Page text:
Our predawn bonfire celebrates the end of the year's longest night,
and the sun's ascent as the embers die.
Mich tends the fire while we stand vigil watching for the rising sun with Nakai's flute playing in the background.
Joan Gussow, our foundress, started this tradition. In 1995, a few Gardeners and her husband Alan met in their backyard on a very cold morning and stood around the fire burning in the barbecue pit while awaiting the sun. The following year Joan, with permission from the Fire Dept, built the bonfire in her driveway and opened it up to Gardeners and friends. One solstice, the embers were flying high and all over. A Piermont policeman was just coming off duty and stopped by to investigate. Joan went out to explain that we were cheering on the sun to come up. He encouraged us to carry on and drove off!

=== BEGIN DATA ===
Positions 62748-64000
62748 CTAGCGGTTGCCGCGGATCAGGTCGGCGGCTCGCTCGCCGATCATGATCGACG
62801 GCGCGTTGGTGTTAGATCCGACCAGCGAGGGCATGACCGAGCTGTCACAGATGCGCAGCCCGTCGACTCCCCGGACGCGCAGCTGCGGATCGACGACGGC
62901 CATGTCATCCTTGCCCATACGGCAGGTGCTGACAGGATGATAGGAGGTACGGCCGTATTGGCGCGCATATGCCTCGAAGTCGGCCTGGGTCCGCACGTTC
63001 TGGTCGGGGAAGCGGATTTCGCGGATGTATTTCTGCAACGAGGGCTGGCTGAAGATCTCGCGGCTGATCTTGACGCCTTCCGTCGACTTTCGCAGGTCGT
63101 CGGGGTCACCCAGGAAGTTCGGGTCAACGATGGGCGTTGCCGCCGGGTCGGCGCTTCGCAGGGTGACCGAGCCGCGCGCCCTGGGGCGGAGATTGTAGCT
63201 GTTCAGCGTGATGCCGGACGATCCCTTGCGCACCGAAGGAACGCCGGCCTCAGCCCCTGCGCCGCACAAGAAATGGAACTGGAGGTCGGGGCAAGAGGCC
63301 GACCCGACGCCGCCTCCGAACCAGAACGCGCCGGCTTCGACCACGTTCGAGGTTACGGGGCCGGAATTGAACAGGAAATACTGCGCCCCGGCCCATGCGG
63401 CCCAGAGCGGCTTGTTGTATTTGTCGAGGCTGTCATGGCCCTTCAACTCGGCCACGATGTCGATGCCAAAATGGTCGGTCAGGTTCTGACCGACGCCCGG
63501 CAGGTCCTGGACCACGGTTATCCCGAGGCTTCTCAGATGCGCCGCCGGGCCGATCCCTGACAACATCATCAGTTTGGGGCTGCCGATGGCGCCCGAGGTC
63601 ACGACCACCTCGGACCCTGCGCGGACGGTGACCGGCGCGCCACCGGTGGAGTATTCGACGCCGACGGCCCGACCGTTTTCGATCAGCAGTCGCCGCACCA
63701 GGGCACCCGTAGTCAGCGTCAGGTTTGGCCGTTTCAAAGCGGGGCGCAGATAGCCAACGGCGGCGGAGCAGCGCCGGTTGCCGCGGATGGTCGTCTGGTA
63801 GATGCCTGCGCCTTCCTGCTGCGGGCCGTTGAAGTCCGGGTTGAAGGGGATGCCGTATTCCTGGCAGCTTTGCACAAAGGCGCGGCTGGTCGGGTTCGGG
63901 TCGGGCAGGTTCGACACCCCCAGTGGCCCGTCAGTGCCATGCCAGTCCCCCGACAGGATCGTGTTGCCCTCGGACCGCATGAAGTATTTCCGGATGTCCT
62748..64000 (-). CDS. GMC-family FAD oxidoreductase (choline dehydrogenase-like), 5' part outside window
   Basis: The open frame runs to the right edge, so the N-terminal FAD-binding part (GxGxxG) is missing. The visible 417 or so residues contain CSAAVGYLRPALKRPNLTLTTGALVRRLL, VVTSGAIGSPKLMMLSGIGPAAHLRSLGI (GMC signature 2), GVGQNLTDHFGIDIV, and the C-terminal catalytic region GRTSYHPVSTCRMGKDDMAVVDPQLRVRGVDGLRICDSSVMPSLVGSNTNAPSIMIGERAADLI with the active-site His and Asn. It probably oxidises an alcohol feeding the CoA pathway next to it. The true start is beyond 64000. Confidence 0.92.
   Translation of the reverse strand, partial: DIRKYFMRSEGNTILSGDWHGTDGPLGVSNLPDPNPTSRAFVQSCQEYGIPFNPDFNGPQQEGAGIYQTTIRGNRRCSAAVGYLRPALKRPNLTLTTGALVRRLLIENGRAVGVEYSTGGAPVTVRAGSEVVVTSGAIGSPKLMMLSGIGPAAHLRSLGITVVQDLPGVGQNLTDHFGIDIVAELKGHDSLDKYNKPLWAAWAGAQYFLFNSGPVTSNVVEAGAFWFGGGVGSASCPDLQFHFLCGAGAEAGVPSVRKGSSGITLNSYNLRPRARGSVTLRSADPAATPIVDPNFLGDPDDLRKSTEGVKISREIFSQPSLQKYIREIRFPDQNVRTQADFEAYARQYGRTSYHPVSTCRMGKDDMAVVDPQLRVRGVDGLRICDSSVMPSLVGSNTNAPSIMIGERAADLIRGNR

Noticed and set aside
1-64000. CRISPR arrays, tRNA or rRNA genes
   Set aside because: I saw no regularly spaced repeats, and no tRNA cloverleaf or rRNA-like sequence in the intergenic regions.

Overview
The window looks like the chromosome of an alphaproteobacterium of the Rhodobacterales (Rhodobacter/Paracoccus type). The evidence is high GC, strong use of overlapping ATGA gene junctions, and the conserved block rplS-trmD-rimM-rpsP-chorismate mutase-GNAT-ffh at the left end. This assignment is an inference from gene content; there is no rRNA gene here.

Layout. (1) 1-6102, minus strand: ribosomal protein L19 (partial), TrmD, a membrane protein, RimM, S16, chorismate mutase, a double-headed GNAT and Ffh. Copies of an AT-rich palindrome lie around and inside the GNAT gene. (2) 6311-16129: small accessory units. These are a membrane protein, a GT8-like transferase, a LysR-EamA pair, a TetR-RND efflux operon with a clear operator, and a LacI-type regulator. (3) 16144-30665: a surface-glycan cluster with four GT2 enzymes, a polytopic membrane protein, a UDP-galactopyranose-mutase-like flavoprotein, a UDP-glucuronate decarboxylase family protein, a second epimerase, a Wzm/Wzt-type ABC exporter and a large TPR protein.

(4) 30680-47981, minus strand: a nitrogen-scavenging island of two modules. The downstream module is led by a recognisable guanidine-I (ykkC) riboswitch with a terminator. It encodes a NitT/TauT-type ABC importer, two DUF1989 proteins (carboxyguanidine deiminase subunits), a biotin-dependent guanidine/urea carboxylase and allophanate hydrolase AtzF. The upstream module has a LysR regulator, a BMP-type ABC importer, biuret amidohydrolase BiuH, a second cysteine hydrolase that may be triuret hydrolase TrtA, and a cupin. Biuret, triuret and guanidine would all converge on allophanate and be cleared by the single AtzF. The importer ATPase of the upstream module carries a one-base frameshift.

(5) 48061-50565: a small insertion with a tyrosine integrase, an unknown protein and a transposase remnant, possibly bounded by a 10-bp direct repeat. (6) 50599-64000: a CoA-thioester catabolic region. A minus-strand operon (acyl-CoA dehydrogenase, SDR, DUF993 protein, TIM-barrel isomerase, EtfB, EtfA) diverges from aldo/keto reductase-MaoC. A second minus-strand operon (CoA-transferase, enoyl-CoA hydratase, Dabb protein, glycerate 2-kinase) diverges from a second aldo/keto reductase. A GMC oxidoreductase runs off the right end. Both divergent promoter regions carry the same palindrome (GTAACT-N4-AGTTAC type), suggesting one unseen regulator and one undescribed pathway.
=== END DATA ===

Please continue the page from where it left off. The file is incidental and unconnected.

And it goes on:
Dan Sherman spontaneously quoted Emily Dickinson at our gathering:
I’ll tell you how the sun rose -
A ribbon at a time.
The steeple swam in amethyst,
the news like squirrels ran.
The hills untied their bonnets,
the bobolinks begun.
Then, I said softly to myself,
that must have been the sun.
But how he set I know not ...
A hot drink before smudging the Garden and each other at sunrise.
Some brought sweet bread and other delectables to share. Each person brought their own hot drink; others brought a poem or reading to share. Music was provided by Carlos Nakai's "Winter Dreams".
Sandy smudges Joan.
At sunrise, Sandy Sheridan introduced, as part of the event, the tradition of smudging the Garden and each other.
The sun is getting stronger. We'll have a garden this year again!
Mich and Dan walk the perimeter of the Garden.
Sandy carries the mullein torch as she blesses the Garden, walking the perimeter..